Inc.com columnist Alison Green answers questions about workplace and management issues–everything from how to deal with a micromanaging boss to how to talk to someone on your team about body odor.
Here’s a roundup of answers to three questions from readers.
1. Is rejecting people by phone more respectful?
I am just finishing up a highly competitive hiring process. We flew in the top two finalists for in-person interviews this week and have decided who we’ll extend an offer to. My question is around best practices for notifying the other finalist that she didn’t get the job. In the past, I’ve always called finalists who did in-person interviews to let them know they didn’t get the job, as that seemed like the most respectful thing to do, but every conversation I’ve had like that has been awkward, if not rough, as the finalist has clearly been devastated and ended the call quite abruptly.
Simply sending a rejection email doesn’t feel right for someone who’s made the substantial investment (in terms of time and energy; we cover all expenses) of flying in for an in-person interview, but I’ve wondered if the phone call can be unhelpful in its own right because it doesn’t give the person privacy while processing what’s usually disappointing news (and their emotion is often evident in our brief conversation). Is there a better way to handle these situations? Maybe emailing to ask when would be a good time to call to update them on the hiring process in a way that sounds formal but not enthusiastic, so they can better anticipate what’s coming? Or does that just draw out a process for which there is no great approach in terms of minimizing the blow?
It’s kind of you to want to do this in the way that’s best for your candidates, and not to seem to be giving them a perfunctory brush-off after they’ve invested time in talking with you. But go with the emailed rejection. Some people do appreciate a phone call, but significantly more people really don’t want to learn about a rejection that way. The problem, as you’ve seen, is that it requires them to respond gracefully on the spot to what might be severely disappointing news, and many people want to process their disappointment privately. Also, emailed rejections are so very much the norm that you’re not going to be perceived as doing something rude by sending them.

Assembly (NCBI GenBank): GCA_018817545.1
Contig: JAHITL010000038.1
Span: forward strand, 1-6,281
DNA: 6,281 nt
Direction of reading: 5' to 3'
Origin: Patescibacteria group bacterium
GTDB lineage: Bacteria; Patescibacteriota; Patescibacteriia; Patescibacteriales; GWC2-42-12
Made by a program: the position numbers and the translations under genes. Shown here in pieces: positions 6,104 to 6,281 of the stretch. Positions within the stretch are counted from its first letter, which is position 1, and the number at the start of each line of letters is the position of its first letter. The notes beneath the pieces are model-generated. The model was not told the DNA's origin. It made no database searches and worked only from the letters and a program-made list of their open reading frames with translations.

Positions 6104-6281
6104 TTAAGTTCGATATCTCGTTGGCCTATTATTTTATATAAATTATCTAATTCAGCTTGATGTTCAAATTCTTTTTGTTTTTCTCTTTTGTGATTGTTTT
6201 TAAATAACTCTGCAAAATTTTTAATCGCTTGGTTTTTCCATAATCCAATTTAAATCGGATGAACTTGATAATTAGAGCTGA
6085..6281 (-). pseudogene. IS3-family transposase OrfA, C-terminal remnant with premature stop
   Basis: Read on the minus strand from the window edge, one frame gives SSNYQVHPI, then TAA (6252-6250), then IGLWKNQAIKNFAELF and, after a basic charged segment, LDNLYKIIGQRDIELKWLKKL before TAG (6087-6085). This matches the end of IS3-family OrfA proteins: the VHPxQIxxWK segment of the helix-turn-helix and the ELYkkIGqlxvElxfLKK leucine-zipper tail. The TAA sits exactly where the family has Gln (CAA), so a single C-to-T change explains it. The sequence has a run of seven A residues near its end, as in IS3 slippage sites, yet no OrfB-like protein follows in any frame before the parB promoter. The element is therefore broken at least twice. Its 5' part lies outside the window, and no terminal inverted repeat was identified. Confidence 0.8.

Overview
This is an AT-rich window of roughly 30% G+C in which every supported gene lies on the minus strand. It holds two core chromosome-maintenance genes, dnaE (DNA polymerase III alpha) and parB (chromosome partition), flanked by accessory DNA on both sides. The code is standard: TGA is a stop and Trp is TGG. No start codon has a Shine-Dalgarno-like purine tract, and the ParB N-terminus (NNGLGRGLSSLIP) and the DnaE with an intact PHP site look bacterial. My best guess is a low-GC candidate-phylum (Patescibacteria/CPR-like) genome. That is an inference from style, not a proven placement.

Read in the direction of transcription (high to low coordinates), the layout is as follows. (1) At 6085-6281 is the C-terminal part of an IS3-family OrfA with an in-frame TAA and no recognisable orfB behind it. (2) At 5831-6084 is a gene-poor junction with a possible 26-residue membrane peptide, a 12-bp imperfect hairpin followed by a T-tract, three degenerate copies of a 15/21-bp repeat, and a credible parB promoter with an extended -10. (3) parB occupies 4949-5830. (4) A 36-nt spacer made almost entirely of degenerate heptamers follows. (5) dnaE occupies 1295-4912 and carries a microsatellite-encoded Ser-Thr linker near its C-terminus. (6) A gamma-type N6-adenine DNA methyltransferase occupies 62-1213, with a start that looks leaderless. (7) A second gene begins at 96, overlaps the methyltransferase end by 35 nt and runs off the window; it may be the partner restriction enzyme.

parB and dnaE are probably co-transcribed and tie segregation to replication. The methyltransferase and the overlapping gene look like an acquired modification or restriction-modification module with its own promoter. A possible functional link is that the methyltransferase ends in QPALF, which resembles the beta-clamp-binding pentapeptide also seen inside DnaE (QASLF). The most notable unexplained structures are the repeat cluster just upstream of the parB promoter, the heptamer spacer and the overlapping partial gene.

I also wouldn’t email them to set up the call. That’s likely to get some people’s hopes up and make it all the more disappointing when they hear the news, and people are likely to be so eager to hear whatever you have to say that they may cancel plans or rearrange their schedule, and then be annoyed that they did that just to hear a rejection that could have been emailed.
So stick with email! But if you want to do it in a way that acknowledges the investment they’ve made, you can do that by personalizing the rejection letter. Instead of just sending a form letter, add a bit that’s personalized to them — about what impressed you about their candidacy, or why you decided to go in a different direction, or a reference to something they mentioned, or so forth. Most people will appreciate that.
2. Can I ask a new hire to use a nickname since we share the same first name?